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I think remittance will be used first. Xrapid seems to fit very well in that arena. Regarding banks and arguments that Chase and others will not use them, well the argument is correct that large banks that control large international transfers will want to use what they have. Large accounts capable of conducting the business with high fees. Xrapid can allow smaller banks to compete in international transfers. If a small bank can transfer a million dollars to the Philippines while making their cut, and charging less than previously since they do not have to use a large bank then a small bank can now compete with a large Goliath.  There are many corporations in this country that operate in Mexico, China, Singapore, and others that are small (like 20 people) that produce speciality  products that would be happy to use their local banks to transfer money. Time is tight, money is tight, and people like face to face business. Ripple can cut the large banks out of their monopoly. Sure it is a fight for ripple. As my grandfather said "if you produce a good product, it will sell itself."

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34 minutes ago, automatic said:

First and foremost, lets focus on the positive - Ari says that he can envision a scenario where xrp is used at scale for remittances.  Remittances are Ripple's target #1, so it appears that experts agree that the current trajectory could in fact lead to the accomplishment of the initial goal.  This is good.

Regarding interbank transfers, Ari does have a point - banks are businesses, and businesses like to make money.  It is not a matter of "if" they will develop a competing bankcoin; they WILL develop competing bankcoins (Quorum is a good example).  At that point is becomes a race towards adoption;  large banks will throw their weight around (i.e pressuring smaller partners) in hopes of pushing adoption, whereas Ripple will have to counter with cost/speed of implementation and breadth of RippleNet network.  The first one to reach broadest possible adoption will win.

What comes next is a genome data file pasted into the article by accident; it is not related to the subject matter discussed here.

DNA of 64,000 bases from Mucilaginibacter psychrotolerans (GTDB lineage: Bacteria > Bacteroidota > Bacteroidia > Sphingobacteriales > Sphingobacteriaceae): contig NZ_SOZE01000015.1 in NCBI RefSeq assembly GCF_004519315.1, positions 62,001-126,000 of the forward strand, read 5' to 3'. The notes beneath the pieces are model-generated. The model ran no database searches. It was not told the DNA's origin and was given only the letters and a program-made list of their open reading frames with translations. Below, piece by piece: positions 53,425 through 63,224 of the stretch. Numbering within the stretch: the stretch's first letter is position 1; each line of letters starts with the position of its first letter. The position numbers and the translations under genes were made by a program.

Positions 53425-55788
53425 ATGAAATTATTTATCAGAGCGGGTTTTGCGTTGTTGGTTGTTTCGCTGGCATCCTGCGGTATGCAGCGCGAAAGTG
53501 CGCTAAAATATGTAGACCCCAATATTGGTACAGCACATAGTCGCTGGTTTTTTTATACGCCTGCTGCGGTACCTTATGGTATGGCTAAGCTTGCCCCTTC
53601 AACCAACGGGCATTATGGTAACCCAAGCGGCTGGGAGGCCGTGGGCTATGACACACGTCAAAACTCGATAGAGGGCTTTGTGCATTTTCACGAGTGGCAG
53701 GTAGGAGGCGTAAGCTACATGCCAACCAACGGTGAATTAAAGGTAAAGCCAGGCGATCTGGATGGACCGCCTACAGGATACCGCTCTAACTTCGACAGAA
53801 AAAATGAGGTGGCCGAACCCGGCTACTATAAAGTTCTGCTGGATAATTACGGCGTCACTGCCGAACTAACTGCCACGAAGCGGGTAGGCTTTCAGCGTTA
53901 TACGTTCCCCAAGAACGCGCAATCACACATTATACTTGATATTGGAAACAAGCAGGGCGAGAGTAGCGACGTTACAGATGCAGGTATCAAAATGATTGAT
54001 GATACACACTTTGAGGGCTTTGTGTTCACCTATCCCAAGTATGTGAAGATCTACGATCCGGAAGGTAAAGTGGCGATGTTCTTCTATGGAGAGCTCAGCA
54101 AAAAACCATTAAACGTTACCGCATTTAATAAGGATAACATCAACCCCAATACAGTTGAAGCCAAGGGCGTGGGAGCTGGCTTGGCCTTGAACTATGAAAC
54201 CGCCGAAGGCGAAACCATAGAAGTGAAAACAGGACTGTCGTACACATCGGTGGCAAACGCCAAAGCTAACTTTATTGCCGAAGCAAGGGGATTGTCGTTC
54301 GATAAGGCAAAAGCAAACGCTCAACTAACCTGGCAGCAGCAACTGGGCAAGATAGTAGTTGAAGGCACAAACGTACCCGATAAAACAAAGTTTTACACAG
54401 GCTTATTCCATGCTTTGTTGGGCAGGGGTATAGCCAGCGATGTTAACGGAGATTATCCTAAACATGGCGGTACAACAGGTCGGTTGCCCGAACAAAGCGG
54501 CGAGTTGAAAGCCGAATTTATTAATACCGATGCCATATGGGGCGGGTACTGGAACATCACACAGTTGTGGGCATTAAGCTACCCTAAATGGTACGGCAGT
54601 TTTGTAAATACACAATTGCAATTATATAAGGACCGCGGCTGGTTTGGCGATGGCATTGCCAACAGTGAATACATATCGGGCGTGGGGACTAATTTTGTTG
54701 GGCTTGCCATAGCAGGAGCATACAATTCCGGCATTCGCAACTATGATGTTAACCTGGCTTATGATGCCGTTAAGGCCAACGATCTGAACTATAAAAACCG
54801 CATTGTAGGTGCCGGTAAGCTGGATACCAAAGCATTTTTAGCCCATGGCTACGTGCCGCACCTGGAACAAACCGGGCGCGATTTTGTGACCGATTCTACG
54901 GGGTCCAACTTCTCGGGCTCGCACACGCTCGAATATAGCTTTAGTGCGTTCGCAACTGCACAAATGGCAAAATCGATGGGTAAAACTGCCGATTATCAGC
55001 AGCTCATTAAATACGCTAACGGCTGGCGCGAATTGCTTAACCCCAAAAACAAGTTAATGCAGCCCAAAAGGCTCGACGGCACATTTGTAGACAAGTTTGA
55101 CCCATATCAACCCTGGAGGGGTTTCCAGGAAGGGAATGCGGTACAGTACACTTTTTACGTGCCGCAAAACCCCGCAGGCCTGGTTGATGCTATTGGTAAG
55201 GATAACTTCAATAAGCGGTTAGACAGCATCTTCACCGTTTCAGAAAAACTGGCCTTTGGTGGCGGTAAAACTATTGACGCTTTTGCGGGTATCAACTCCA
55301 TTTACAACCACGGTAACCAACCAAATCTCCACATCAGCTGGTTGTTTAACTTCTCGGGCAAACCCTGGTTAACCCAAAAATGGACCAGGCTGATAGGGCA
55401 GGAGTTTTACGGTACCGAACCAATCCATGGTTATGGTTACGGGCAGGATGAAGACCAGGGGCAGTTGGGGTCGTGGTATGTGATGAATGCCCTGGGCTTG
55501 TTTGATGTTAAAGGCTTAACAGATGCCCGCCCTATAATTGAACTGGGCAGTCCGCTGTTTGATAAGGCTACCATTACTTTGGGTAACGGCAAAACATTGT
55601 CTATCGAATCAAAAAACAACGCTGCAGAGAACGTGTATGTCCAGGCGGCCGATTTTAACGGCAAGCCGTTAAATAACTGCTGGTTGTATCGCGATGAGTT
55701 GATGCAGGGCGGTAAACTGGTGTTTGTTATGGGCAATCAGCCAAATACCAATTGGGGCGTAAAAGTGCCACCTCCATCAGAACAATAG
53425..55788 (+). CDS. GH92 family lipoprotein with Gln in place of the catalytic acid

My guess is that Ripple end up taking the race solely due to the fact that the addressable market of worldwide banks that could use the service but have no discretionary funds to develop a proprietary system will be larger than the market of banks that can either 1) develop their own bankcoin or 2) be pushed into adopting a walled-garden bankcoin.

Time will tell.  In the meantime, let's focus on remittances.

I think this is about right.  Ripple/XRP are now so far out of the gate they are going to establish roots whatever the banks do or want to do. 

Smaller banks have no more reason to adopt something created by Big Banks than something that is created by a hungry young software company that puts their interests first.

SWIFT have already conceded they do not have the ability to create a digital asset.  Where is this comparable, or nearly as good tech produced by a big bank and have they started testing it yet? 

The obvious route is for countries like Japan to create digital yen like J-coin and then link into the ILP and use available resources for cross border payments (which at present is Ripple/XRP). 

 

 

Edited by Julian_Williams

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1 hour ago, xrpmeplease said:

sort of...I took it to say that banks might prefer to use inferior tech if they can control it...one of my hopes is that ultimately banks won't have a choice but use XRP if they want to remain competitive/relevant